How to Dress Well 101: How Not to Buy a Suit

When buying a suit, there are a number of common style temptations and mistakes that are worth considering so you know how to avoid them. We’ve all made some of these mistakes, so don’t feel too much shame if any hit a little close to home.

Do I Really Need a New Suit?

If you’re reading this, then, yes, you probably do. But if you’re the type of person who only wears a suit to the occasional wedding or funeral, and takes comfort in the belief that suits offer timeless style, note that that belief comes with some major caveats. It’s certainly possible to look good in a suit that you’ve had for a decade or two — especially if it’s a well-made suit in a dark color — but it really depends on the suit, and it depends on you.

Is it a cheap suit? Don’t expect the fabric or stitching to hold up over time. Synthetics and blended fabrics are least-likely to wear well or last without looking dated. Likewise with thinner fabrics and lighter colors, which will show stains and time’s discoloration more obviously.

Was it a moderately fashion-forward suit? If it was a little interesting when you bought it, it may look a little tacky or dated now. For example, even if you still have a well-made suit from the 80s or 90s, oversized shoulder pads, voluminous pants, and tacky colored polyester are too closely tied to that bygone era to work for anything other than a costume party. If it was very fashion-forward years ago, it may very well look just as interesting still, and you just need to make sure you’re not wearing it so often that you become that guy who seems to only have one suit. When considering your older more interesting looks, a gauche way to discern the line between dreadful and maybe still wearable is how much it cost, though this has more to do with the quality of the fabric and construction than anything else.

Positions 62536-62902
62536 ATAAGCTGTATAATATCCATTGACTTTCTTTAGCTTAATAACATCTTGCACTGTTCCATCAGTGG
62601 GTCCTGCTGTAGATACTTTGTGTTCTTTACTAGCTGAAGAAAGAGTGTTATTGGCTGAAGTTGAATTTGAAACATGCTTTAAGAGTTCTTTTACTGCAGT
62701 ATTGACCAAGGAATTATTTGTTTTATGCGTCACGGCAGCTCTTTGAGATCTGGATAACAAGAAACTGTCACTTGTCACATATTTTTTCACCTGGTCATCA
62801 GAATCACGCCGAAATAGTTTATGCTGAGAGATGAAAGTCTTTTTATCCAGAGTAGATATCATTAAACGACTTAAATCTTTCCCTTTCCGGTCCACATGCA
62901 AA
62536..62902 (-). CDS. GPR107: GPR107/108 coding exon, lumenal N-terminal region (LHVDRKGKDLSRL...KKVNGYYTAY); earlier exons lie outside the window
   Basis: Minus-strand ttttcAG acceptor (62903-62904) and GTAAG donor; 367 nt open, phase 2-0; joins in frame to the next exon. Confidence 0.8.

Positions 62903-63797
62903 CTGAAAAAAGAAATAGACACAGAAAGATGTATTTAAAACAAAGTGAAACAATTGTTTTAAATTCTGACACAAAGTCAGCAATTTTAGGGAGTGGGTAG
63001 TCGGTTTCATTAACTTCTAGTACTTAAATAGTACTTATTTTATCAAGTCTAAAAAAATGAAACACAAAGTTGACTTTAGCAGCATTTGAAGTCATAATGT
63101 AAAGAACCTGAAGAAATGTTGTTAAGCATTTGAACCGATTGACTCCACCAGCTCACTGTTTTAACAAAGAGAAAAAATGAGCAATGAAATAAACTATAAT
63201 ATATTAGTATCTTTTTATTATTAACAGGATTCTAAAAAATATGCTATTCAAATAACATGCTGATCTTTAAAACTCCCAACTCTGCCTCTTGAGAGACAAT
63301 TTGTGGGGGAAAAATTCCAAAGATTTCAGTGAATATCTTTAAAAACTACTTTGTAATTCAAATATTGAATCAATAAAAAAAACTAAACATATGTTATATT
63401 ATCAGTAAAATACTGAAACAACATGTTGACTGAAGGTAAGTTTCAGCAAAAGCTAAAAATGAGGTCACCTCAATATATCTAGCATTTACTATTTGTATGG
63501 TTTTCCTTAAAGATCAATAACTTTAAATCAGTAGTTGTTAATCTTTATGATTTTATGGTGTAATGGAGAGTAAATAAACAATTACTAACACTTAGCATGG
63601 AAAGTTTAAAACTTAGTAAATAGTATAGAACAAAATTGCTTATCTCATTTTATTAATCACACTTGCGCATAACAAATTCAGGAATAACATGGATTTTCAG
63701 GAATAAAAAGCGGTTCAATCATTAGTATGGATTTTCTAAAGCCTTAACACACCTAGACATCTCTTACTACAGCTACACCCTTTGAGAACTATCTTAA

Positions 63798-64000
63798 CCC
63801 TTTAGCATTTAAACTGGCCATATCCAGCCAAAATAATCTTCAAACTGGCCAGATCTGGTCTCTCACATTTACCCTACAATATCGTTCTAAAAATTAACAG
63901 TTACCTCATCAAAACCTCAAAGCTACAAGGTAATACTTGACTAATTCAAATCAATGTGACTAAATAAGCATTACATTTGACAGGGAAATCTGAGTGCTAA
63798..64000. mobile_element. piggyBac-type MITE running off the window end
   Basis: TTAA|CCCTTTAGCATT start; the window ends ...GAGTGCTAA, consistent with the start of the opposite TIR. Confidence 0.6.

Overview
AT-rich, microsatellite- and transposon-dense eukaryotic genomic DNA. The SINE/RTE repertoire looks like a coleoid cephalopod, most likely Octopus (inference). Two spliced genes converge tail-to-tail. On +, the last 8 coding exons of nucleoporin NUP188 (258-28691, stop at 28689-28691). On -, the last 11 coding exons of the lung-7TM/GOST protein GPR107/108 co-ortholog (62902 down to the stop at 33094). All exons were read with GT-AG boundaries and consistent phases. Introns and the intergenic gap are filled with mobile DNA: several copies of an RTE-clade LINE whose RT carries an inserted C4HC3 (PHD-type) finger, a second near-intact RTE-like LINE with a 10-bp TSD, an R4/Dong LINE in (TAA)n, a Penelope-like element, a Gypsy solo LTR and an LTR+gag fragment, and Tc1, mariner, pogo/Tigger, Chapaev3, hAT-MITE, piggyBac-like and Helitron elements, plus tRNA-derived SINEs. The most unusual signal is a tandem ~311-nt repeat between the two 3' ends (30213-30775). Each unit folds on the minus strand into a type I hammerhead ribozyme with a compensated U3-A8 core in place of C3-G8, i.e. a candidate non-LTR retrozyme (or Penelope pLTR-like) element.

And then it’s a matter of how kind the years have been to you. If you’ve lost weight and want to wear a blast from the past, you’re almost guaranteeing that you’ll look like a tent swallowed you. And who among us hasn’t had the experience of pulling on a pair of pants only to discover with dismay that they were made for a much more aerodynamic version of yourself? Either way, tailoring is your friend. If your suit was of decent quality, it’s quick and easy for a tailor to make minor adjustments (if it’s a top-quality suit, like we make at JAKE, you have even more options, since it’s not glued together), such as letting out or taking in the waist or pulling the jacket in at the darts. If you’re just a few pounds too heavy or too light to wear it comfortably, it should cost you less than $50 to make it wearable again. But when it comes to major alterations, odds are you just need to buy a new suit. One test of a good tailor is if they honestly tell you if they can make it work or not, instead of just taking your money and delivering what you’d interpret as subpar work.